Following the death of a colleague in a 1997 mission, he gives a medallion and contact information to the man’s young son Eggy. Years later, now in his early 20s, Eggsy (Taron Egerton) needs help getting out of a jam and calls Galahad who takes care of the situation. When Kingsman agent Lancelot (Jack Davenport) is killed in action, Galahad recruits Eggsy to try out for a position. The competition is tough and Eggsy works hard to succeed.

When the film’s villain Valentine (Samuel L. Jackson) is introduced, he is apparently a good guy, an environmental warrior. But his method for saving the planet involves eliminating much of the world’s human population. He scores good will by giving the entire world free wi-fi and internet—but there’s an evil motive to his generosity.

Galahad consults with Kingsman chief Arthur (Michael Caine) who suggests Galahad learn more about Valentine. At their first meeting, the dinner scene is a classic. (I’m tempted to share more, but… alas, no spoiler from me.)

K:TSS recalls early James Bond films, but in a more appreciative fashion than the Austin Powers movies did. As Q does in the Bond films, Galahad introduces Eggsy to amazing spy devices. Villain Valentine has an impressive mountaintop lair, complete with an airplane landing strip in a cave. And there’s the promise of a sexual payoff for the story’s hero, a la 007.

Kingsman: The Secret Service contains numerous memorable and bloody fight scenes. They are cartoonish and, in many case, quite funny. Director Matthew Vaughn (who also directed X-Men: First Class, Kick-Ass and Stardust) has created a film that looks good and has plenty of clever bits. Like the woman with the lethal Oscar Pistorius prosthetic feet, the exploding opening credits and the high-speed chase scene where the car being chased travels in reverse.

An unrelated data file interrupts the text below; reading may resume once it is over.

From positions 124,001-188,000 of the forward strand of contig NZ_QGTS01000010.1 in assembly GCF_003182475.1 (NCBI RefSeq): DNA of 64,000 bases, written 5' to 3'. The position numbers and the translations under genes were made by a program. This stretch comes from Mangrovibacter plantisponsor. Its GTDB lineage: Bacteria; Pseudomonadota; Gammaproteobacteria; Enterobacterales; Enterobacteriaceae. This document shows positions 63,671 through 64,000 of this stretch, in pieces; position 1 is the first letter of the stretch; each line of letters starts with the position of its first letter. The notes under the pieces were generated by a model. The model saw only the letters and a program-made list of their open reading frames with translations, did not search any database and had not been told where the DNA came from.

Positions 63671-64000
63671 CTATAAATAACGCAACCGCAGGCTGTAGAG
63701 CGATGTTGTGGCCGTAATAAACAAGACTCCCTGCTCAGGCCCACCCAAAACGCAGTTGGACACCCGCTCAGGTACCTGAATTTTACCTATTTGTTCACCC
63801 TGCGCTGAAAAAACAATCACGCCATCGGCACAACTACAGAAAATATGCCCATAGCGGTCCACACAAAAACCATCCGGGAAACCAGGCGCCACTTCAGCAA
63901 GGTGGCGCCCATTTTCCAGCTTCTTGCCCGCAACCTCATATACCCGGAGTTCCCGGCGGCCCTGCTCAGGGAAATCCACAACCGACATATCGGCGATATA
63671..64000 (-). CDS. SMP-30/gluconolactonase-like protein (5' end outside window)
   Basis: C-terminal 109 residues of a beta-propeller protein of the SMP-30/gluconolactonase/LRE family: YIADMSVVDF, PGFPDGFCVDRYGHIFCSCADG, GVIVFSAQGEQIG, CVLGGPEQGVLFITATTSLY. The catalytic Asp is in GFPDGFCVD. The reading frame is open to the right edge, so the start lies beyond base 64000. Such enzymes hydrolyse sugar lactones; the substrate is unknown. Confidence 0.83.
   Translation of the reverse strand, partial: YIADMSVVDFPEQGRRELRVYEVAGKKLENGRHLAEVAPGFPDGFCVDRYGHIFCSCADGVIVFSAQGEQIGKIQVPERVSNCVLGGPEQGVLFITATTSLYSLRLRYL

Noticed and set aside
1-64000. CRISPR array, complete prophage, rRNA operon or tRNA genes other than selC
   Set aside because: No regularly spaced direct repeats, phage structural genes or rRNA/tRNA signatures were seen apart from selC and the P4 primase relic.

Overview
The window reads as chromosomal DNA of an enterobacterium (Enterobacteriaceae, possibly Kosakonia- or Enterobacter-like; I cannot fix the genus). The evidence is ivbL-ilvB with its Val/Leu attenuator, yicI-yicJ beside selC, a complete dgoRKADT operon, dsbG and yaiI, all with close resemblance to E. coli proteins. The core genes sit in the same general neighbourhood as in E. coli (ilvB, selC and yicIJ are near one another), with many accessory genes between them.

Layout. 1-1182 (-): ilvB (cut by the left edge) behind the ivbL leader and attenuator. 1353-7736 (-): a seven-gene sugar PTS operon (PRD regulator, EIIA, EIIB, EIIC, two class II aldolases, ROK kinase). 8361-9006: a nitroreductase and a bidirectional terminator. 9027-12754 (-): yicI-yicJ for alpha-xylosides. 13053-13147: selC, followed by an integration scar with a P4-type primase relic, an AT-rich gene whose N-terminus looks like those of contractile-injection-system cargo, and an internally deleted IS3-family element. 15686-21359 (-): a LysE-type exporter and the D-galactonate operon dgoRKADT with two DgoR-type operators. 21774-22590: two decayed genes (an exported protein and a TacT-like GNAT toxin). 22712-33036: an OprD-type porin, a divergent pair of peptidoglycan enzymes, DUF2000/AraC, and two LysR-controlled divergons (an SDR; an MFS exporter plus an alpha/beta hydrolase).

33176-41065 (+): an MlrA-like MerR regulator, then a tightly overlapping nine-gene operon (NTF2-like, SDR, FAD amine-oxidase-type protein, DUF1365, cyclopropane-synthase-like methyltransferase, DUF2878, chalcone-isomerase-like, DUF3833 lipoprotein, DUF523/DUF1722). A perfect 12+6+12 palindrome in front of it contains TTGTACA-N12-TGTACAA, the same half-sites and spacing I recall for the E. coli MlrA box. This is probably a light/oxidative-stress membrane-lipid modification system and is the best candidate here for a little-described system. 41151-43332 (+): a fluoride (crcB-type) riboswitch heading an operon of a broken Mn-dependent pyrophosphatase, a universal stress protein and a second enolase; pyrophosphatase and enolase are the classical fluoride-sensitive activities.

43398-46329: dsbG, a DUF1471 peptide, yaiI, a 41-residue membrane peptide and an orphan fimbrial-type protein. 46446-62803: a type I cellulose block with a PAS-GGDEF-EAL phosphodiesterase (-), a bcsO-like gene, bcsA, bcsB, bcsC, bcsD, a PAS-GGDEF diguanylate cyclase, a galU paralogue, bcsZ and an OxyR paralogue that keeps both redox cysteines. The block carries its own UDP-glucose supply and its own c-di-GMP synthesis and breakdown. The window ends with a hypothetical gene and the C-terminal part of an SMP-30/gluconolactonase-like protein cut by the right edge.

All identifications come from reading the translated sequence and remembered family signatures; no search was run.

Kingsman: The Secret Service delivers the goods. I like it a lot.

 

 

Interstellar

 

“Time is a flat circle,” said Matthew McConaughey’s character Rust Cohle in TV’s True Detective last winter. In Interstellar, McConaughey’s character Cooper is concerned with time, space, gravity, wormholes, black holes, extra dimensions as well as family and love. It’s a sci-fi fantasy filled with suspenseful adventure, memorable spectacular effects and heartfelt philosophizing about the fate of our species.

Director Christopher Nolan’s newest movie is big, loud and ambitious. In an IMAX theater, with speakers aplenty, you almost feel the G forces of Interstellar‘s space travel scenes. Hans Zimmer’s score is not shy about bringing emotion and volume. The composer is a certain Oscar nominee.

Cooper is a widower with 2 kids, Tom (Timothée Chalamet) and Murphy (Mackenzie Foy). Their welfare is his #1 concern. He’s a former astronaut, now working as a farmer in a Kansas-looking flatland. (Plains scenes were shot in Alberta.) Dust storms—not unlike dustbowl storms of the 1930s—have ruined all crops on earth, save corn. The planet is in big trouble.